Walled Lake residents and business owners alike showed up in droves to protest the City Council’s consideration of dissolving the Walled Lake Downtown Development Authority (DDA) on Tuesday, June 5.
Tension was high as a number of community members took the floor to denounce any move to shut down the DDA.
DDA Board of Directors member Bennett Lublin asked the council to table the motion to revisit the DDA budget numbers again.
“I think we can figure out a way to make Council happy and the DDA is here to work with you, especially when the non-city taxing authorities are paying the ticket,” he said.
Tony Lacera, owner of Eagle Graphics, opposed any measure to dissolve the DDA at the meeting.
“This is an important issue and I want to be put on record on my feelings,” Lacera said. “If they are so concerned about money, why give up the money from Oakland County?”
Protestors were unsuccessful in dissuading a majority of the City Council from approving the first reading of an ordinance to dismantle the DDA, as City Council members John Owsinek, Bob Robertson, Bill Sturgeon and Mayor Pro Tem Linda Ackley voted for its passage.
“We’re facing a lot of debt here,” Sturgeon said. He cited a pension plan that is underfunded by 61 percent and a water department that is losing $500,000 a year.
Owsinek added that Walled Lake is taking captured money from other taxing entities.
“We’re putting Walled Lake on the backs of other communities,” Owsinek said.
Mayor Bill Roberts and City Councilmen Dennis Yezbick and Casey Ambrose, who is also the DDA Board chairman, voted against the measure.
“If you want more detail, then ask us,” Ambrose said. “What is this all about? I don’t see it as a situation with money. If it’s personal, say its personal, but to lose money from outside sources is ludicrous to the people and businesses in this community.”
Ambrose and Roberts said that dissolving the DDA would be moving the city backward, not forward.
“We’re finally bringing in business. This isn’t the time to stop, but keep going,” Ambrose said.
“I do feel this is a step backwards,” Roberts said. “The DDA is the best savings account the city has to do projects.”
The audience agreed with Roberts and implored the City Council to reconsider.
“I’m disappointed in Sturgeon, without broadening the discussion of what’s broken with the DDA,” Lacera said.
Daryl Ramsey, owner of Melvin’s Hardware, questioned the prudence of shutting down the DDA when it stands to rake in $170,000 this year from other taxing authorities.
“I didn’t know the city was wealthy enough to turn away these funds,” Ramsey said.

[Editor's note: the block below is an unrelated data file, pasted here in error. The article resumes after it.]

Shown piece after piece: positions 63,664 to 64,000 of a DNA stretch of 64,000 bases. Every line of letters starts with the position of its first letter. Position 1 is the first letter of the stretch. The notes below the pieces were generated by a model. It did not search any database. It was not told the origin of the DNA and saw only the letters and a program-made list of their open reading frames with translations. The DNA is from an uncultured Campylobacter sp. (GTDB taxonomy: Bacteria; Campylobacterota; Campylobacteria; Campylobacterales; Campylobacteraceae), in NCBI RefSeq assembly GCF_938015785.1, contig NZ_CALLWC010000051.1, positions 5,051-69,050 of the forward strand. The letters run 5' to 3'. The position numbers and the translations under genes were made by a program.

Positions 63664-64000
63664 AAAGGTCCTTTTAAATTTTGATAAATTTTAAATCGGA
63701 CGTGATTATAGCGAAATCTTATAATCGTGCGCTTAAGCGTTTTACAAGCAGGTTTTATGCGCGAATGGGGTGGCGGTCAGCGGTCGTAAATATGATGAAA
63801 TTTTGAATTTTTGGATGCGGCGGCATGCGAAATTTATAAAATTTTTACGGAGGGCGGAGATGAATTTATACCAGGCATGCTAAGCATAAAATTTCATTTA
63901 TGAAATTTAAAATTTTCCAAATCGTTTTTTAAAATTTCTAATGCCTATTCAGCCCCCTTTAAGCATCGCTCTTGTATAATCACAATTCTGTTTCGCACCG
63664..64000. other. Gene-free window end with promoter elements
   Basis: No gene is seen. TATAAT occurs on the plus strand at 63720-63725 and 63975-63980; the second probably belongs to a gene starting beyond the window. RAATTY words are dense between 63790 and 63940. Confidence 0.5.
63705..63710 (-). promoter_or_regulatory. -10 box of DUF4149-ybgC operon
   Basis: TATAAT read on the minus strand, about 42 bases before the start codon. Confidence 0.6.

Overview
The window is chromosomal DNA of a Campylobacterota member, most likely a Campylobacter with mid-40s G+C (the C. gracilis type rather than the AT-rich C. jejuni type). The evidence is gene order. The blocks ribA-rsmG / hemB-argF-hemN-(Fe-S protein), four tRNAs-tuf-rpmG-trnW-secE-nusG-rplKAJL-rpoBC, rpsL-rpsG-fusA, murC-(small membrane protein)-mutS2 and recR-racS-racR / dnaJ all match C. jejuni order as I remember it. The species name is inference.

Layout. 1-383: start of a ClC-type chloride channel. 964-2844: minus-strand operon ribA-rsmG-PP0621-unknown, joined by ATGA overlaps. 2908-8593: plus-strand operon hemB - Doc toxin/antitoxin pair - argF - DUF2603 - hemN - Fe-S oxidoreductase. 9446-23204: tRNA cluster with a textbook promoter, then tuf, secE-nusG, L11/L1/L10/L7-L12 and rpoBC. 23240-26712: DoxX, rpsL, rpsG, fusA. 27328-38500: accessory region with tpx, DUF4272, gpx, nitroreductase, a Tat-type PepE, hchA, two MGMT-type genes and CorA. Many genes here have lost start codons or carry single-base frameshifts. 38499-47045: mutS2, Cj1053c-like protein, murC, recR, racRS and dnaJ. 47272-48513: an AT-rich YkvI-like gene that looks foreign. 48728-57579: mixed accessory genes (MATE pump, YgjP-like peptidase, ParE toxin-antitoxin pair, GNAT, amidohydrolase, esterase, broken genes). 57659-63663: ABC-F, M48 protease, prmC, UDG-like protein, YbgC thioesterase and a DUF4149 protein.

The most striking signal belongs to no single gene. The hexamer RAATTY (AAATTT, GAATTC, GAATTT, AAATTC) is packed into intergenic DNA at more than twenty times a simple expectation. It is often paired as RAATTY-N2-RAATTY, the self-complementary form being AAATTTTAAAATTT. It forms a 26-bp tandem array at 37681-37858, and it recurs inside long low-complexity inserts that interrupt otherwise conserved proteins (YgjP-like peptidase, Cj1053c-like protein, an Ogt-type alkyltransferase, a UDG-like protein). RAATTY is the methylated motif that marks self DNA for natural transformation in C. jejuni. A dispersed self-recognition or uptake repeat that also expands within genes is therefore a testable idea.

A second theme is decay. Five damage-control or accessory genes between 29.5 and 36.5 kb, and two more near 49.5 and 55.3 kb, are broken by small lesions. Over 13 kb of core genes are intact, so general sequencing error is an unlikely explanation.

Subsequently at a budget meeting on Monday, June 11, the City Council approved the DDA budget proposal after making several changes.
“The business community showed up on behalf of the DDA and it may have had some sway,” Ambrose said. “It’s a good sign that the budget was approved.”
The DDA budget expenditures for 2012-13 are now pegged at $629,250, including reimbursing the city $392,600. The DDA will now assume more financial responsibility for the reconstruction of the Pontiac Trail/Maple Road intersection: $112,000 instead of $80,000.
The executive director’s $63,600-per-year position was reduced to a $50,000 job in a part-time capacity.
Another $60,000 will be reserved from the fund balance for tax tribunal appeals, a liability the city would assume if the DDA is dissolved.
The DDA fund balance is projected at $424,632.
Total revenues for the DDA are pegged at $583,700, of which $170,000 comes from non-city taxing authorities such as Oakland Community College; Oakland County; Oakland County Parks and Recreation; and the Huron-Clinton Metropolitan Authority. Revenues are gained through property taxes via tax increment financing (TIF), which is often referred to as “capturing” tax revenue ordinarily destined for other taxing units. For example, if the base year total taxable value of property in the DDA district is $1 million, and the second year it’s $1.25 million, the DDA is permitted to “capture” the property tax revenue collected on the increase in total taxable property value of $250,000 to pay for DDA projects. The other taxing units would receive only the tax revenue on the initial $1 million in taxable value.
A second reading on the ordinance to dissolve the DDA is scheduled for Tuesday, June 19.